We'll take the lot...
NAMM 2016: From being the exclusive preserve of boutique manufacturers just a few years ago, new hardware synths have come to dominate the hi-tech landscape at the Winter NAMM Show, with all manner of manufacturers scrambling to take advantage of their renewed popularity.
Last week's show gave us the new instruments we were expecting, plus a few others that seemed to come out of nowhere. The good news is that, however much money you have to spend and whether you're seeking portability or maximum power, there's going to be a new synth that'll tickle your fancy this year.
We'll deal with modular offerings elsewhere, but here are the most promising-looking self-contained synths we encountered at NAMM 2016.
If you were looking for a synth with the wow factor at NAMM 2016, the MatrixBrute was most certainly it.
There's nothing outrageous about its analogue architecture, but the pad-based 16x16 modulation matrix is another thing entirely (this can also be used as a step sequencer).
Who knows at this stage if this thing will turn out to be a hit or a glorious act of folly, but it's certainly got people talking.
Dave Smith Instruments OB-6
Once friendly rivals, now collaborators, Dave Smith and Tom Oberheim's was the romantic synth story of the show.
The 6-voice OB-6 shares some features with DSI's Prophet-6, but the two designers have come up with an analogue synth that promises the tone of Oberheim's classic SEM in an instrument that offers stability and plenty of contemporary features, too.
More than just a throwback, this could be a synth you'll be using well into the future.
Korg Volca FM
We wondered if Yamaha might release an all-new DX synth at NAMM, but as it turned out, it was Korg that unveiled an instrument in the vein of the company's classic FM synths.
It looks like a cracker, too: coming in the familiar Volca form factor, this FM instrument sounds and looks the part, while offering some intuitive performance features. Its announcement came as a pretty big surprise, but what a pleasant one it is.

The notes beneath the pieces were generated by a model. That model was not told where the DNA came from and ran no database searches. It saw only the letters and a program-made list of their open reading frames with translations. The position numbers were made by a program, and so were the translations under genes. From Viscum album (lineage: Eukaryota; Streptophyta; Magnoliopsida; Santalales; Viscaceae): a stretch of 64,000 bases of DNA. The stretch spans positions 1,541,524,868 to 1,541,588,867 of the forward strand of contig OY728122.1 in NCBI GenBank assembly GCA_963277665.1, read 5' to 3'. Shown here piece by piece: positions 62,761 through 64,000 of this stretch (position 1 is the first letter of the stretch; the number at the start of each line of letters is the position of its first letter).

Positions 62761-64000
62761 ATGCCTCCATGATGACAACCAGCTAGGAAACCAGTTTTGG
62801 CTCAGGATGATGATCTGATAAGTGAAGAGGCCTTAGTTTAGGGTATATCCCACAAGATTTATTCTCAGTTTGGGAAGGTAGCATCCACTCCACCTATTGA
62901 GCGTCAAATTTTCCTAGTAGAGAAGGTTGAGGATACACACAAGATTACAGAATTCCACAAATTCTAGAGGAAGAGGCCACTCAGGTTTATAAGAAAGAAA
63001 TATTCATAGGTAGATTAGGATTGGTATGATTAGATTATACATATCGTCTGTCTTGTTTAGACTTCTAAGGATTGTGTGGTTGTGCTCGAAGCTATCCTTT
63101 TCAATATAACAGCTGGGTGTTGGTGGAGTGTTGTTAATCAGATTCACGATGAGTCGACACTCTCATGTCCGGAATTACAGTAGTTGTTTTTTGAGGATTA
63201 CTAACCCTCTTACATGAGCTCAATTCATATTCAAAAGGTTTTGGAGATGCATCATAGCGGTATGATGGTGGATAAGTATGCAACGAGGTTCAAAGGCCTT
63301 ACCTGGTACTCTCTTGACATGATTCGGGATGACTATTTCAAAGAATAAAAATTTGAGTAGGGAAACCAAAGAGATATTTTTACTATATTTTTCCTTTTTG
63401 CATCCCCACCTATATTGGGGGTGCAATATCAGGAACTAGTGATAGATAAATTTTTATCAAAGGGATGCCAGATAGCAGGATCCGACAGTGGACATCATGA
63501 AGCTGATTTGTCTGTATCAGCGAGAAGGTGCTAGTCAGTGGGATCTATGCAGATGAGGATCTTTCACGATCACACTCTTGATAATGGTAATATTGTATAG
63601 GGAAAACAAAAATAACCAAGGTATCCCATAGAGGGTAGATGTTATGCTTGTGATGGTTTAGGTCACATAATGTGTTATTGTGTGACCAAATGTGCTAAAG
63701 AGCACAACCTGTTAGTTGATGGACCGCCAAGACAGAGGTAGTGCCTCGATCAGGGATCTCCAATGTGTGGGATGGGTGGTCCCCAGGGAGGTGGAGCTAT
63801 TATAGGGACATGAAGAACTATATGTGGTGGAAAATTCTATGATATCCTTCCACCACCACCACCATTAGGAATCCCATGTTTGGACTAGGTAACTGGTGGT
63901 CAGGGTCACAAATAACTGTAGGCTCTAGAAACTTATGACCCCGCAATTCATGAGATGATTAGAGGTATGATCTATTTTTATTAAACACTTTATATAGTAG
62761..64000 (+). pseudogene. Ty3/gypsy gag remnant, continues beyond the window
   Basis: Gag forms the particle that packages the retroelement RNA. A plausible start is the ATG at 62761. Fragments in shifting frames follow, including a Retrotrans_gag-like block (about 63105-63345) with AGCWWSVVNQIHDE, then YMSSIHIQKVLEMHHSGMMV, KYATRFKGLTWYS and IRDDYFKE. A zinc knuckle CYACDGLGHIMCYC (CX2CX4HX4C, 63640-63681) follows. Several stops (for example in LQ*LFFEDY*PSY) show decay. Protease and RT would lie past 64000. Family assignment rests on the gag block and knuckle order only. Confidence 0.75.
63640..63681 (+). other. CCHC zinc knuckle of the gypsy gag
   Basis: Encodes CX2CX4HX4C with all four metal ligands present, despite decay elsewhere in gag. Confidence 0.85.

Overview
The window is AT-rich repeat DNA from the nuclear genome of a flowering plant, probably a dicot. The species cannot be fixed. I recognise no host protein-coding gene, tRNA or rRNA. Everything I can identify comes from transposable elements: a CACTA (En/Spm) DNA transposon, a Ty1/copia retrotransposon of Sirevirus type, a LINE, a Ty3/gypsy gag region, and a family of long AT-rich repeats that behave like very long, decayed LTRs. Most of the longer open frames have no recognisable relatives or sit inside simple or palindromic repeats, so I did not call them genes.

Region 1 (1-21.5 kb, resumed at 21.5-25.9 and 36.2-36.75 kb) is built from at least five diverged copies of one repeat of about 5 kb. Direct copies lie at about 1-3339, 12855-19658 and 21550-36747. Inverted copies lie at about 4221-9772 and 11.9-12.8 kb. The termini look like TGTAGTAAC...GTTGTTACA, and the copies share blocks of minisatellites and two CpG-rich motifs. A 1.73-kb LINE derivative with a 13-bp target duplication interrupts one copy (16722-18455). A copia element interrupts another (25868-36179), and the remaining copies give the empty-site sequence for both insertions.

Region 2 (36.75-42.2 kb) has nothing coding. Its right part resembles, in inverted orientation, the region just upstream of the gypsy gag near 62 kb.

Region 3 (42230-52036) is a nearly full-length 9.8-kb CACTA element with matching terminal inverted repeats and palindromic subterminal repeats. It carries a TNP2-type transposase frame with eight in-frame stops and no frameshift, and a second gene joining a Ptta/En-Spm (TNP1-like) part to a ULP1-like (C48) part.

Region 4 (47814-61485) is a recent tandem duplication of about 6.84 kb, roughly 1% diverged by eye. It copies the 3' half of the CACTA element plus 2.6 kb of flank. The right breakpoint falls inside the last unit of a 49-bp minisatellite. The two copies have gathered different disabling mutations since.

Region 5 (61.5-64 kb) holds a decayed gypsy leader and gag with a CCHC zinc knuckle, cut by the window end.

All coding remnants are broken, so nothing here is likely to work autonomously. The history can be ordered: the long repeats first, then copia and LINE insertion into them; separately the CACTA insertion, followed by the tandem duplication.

While retro-inspired synths continue to capture the imaginations of many musicians, Yamaha is looking forward with its latest all-rounder, which builds on the success of the Motif range.
That's not to say that there are no nods to the past, though: the Montage's sounds are generated by a combination of AWM2, Yamaha's tried and tested waveform-based subtractive synth engine, and FM-X, which can be considered to be a next-gen version of FM.
Expect to see this one on stages and in pro studios around the world.
Teenage Engineering Pocket Operators
More pocket-sized synths from TE, and once again they look like calculators without cases.
We're very much on a retro tip here: The PO-20 arcade has a chiptune vibe, the PO-24 office is a noise percussion drum machine, and the PO-28 robot features 8-bit synth engines for creating melodies and lead lines.
Don't expect sonic sophistication, then, but once again, we expect the POs to offer a whole lot of fun for not very much money.
OK, we all knew you how good this one was before we even stepped on the plane to Anaheim, but it still qualifies as a star of the show.
It's a 4-voice analogue polysynth that sounds great, feels great and comes at a cracking price. And that, we'd say, is a winning combination.
Zoom ARQ Aero RhythmTrak
Is this a synth? Well, yeah, but the ARQ is also a drum machine, sequencer, looper and MIDI controller.
Defying convention, the device comprises a Base Station (which generates the sounds) and removable Bluetooth Ring Controller.
Whether or not this makes for a winning combination remains to be seen, but Zoom has got our attention.
Teenage Engineering OP-Z
A new retro-looking electronic instrument that does audio and video synthesis but doesn't have a display? That's the kind of product that could only come from Teenage Engineering.
Also known as 'the little monster', the OP-Z is a 16-track multitimbral synth that offers fully sequencable parameter locks, step sequencing and per-step modifiers. Oh, and it supports Bluetooth MIDI as well.